AU Students Visit Alaskan Schools

Wed, 2008-09-10 12:03 -- univcomm
September 10, 2008

Five Anderson University School of Education Juniors spent 10 days this summer teaching in Kodiak, Alaska. The students were participants in a program sponsored by AU School of Education, the Tri-S Office, and alum Marilyn Davidson, Director of Curriculum and Instruction in the Kodiak School system. Accompanied by AU Professor Rebekah Baker, and Ryan Weiss the students planned and taught lessons as well as collaborated on projects for students in two of the Kodiak schools.

Dr. Diana Ross, Dean of AU’s School of Education, says the purpose of the program is to give future teachers the experience of teaching in a highly-rated school with a large population of second language learners. Kodiak student ethnic groups include 24% Asian, 23% Native American and 7% Hispanic. “The high population of those from the Philippines is always a surprise to our participants,” Ross said.

“The students report that even though they are teaching in an American school, it seems they are in a foreign country,” says Ross, who led a group of students to Kodiak in May 2007. “An experience such as this is an excellent way to learn more about the cultural diversity growing in US schools.”

Recently, the students reflected on their experiences in Kodiak.

“My eyes have been opened to the challenges and benefits of cultural diversity,” said Brittany Curtis. “As a teacher, I have the opportunity to appreciate each student’s background and experiences. My goal is to broaden my future students’ respect and understanding of diverse cultures.”

All of the participants agreed that the most pleasant surprise was their experience at Camp Woody. The students accompanied the entire 5th grade on a small nearby island for three days of outdoor education. Events included tide pooling and survival training, and in-class lessons included a focus on the Island’s rich World War II history. The AUSOE students chaperoned each night, an experience they feel gave them stronger connections with the 5th graders.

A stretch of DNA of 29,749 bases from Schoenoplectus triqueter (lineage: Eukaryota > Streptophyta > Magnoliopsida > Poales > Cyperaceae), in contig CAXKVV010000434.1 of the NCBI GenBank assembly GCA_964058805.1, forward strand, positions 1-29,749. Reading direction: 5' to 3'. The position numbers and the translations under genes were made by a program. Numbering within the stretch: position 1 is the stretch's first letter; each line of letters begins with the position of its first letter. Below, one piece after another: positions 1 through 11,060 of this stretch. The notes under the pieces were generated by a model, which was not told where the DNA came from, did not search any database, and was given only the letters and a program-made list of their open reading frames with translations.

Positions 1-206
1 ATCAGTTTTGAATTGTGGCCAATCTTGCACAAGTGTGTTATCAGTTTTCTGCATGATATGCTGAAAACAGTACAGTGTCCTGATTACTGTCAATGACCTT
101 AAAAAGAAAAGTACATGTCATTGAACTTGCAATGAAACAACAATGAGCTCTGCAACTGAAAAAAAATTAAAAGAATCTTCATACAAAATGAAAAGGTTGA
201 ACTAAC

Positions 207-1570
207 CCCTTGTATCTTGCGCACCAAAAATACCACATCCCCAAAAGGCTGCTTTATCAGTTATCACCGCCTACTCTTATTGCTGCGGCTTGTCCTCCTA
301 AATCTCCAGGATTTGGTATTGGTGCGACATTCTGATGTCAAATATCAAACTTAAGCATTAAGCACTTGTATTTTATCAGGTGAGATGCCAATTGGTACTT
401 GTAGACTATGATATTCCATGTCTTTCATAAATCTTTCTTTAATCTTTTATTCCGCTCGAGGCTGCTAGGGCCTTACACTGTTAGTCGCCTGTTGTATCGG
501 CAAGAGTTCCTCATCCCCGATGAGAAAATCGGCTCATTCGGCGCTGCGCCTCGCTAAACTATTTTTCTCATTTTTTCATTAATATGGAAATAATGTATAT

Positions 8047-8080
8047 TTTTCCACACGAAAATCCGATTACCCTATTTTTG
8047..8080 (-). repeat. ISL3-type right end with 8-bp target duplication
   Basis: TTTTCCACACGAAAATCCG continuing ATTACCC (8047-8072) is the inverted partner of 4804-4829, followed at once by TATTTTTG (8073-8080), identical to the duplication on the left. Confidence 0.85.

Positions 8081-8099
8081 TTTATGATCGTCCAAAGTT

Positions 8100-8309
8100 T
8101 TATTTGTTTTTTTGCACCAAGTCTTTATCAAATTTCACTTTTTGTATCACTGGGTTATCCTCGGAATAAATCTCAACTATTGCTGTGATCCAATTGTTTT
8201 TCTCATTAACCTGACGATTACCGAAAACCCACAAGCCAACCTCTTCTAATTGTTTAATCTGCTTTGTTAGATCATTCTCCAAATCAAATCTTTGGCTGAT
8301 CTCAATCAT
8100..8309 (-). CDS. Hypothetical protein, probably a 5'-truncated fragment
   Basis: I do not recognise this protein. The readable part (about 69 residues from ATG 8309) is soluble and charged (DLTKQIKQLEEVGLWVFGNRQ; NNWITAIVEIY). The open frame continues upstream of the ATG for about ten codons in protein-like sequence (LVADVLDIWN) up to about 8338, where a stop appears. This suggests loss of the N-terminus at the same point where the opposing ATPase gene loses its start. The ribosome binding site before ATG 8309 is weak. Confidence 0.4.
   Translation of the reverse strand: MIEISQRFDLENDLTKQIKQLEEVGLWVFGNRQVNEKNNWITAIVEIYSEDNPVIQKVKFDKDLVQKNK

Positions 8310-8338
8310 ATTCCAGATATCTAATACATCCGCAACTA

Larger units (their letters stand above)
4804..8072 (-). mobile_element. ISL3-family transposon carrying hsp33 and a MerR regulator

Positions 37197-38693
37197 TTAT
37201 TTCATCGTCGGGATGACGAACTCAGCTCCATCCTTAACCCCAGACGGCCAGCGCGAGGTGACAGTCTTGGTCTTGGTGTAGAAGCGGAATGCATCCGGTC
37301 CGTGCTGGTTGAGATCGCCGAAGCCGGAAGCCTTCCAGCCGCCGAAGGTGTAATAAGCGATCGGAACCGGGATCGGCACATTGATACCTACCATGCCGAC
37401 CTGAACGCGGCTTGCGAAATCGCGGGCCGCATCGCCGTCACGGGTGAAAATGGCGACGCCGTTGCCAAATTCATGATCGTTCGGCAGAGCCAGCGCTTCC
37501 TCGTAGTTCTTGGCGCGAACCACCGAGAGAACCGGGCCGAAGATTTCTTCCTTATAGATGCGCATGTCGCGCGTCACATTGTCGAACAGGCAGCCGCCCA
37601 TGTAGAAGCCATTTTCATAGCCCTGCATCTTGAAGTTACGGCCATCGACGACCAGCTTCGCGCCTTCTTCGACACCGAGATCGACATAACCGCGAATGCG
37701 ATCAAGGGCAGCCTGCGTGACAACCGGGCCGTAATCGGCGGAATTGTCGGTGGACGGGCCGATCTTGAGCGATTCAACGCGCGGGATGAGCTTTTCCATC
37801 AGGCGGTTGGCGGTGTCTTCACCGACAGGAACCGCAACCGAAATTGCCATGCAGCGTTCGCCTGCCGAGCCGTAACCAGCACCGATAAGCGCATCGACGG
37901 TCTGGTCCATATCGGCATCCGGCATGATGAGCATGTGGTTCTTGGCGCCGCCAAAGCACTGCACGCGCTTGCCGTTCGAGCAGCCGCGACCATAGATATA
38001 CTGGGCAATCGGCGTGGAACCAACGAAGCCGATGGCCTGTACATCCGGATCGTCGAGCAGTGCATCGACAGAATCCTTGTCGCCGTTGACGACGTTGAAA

Kodiak Island, located approximately 252 miles southwest of Anchorage, is the second largest island in the United States, second only to the island of Hawaii. Two-thirds of the island consists of the Kodiak National Wildlife Refuge, home to 3,000 giant Kodiak brown bears and other wildlife.

“I have seen mountains and oceans, but I have never been where I could see them in the same view,” wrote Jessie Rigby in her journal. “I think the group may have gotten sick of my constant remarks like, ‘Oh my goodness, this is gorgeous!’ and ‘Can you believe we’re in Alaska? This is incredible!’

“I simply could not believe my eyes. My breath was taken away.”

Other AU students traveling to Alaska were Jacqueline Farrow, Alie Campbell and Autumn Steiner. The participating students will be presenting a workshop this Fall Semester chronicling their experience.

The teaching program is part of the Tri-S program of intercultural education projects seeking to introduce students to other cultures. Visit the Tri-S office in Decker Hall for more information about joining the May 2009 group.

Anderson University is a private Christian university of 2,700 undergraduate and graduate students in central Indiana. Anderson continues to be recognized as a top Christian college: in 2008, U.S. News and World Report ranked Anderson University among the best colleges and universities in the Midwest for the fourth consecutive year. Established in 1917 by the Church of God, Anderson University offers more than 65 undergraduate majors and graduate programs in business, education, music, nursing and theology.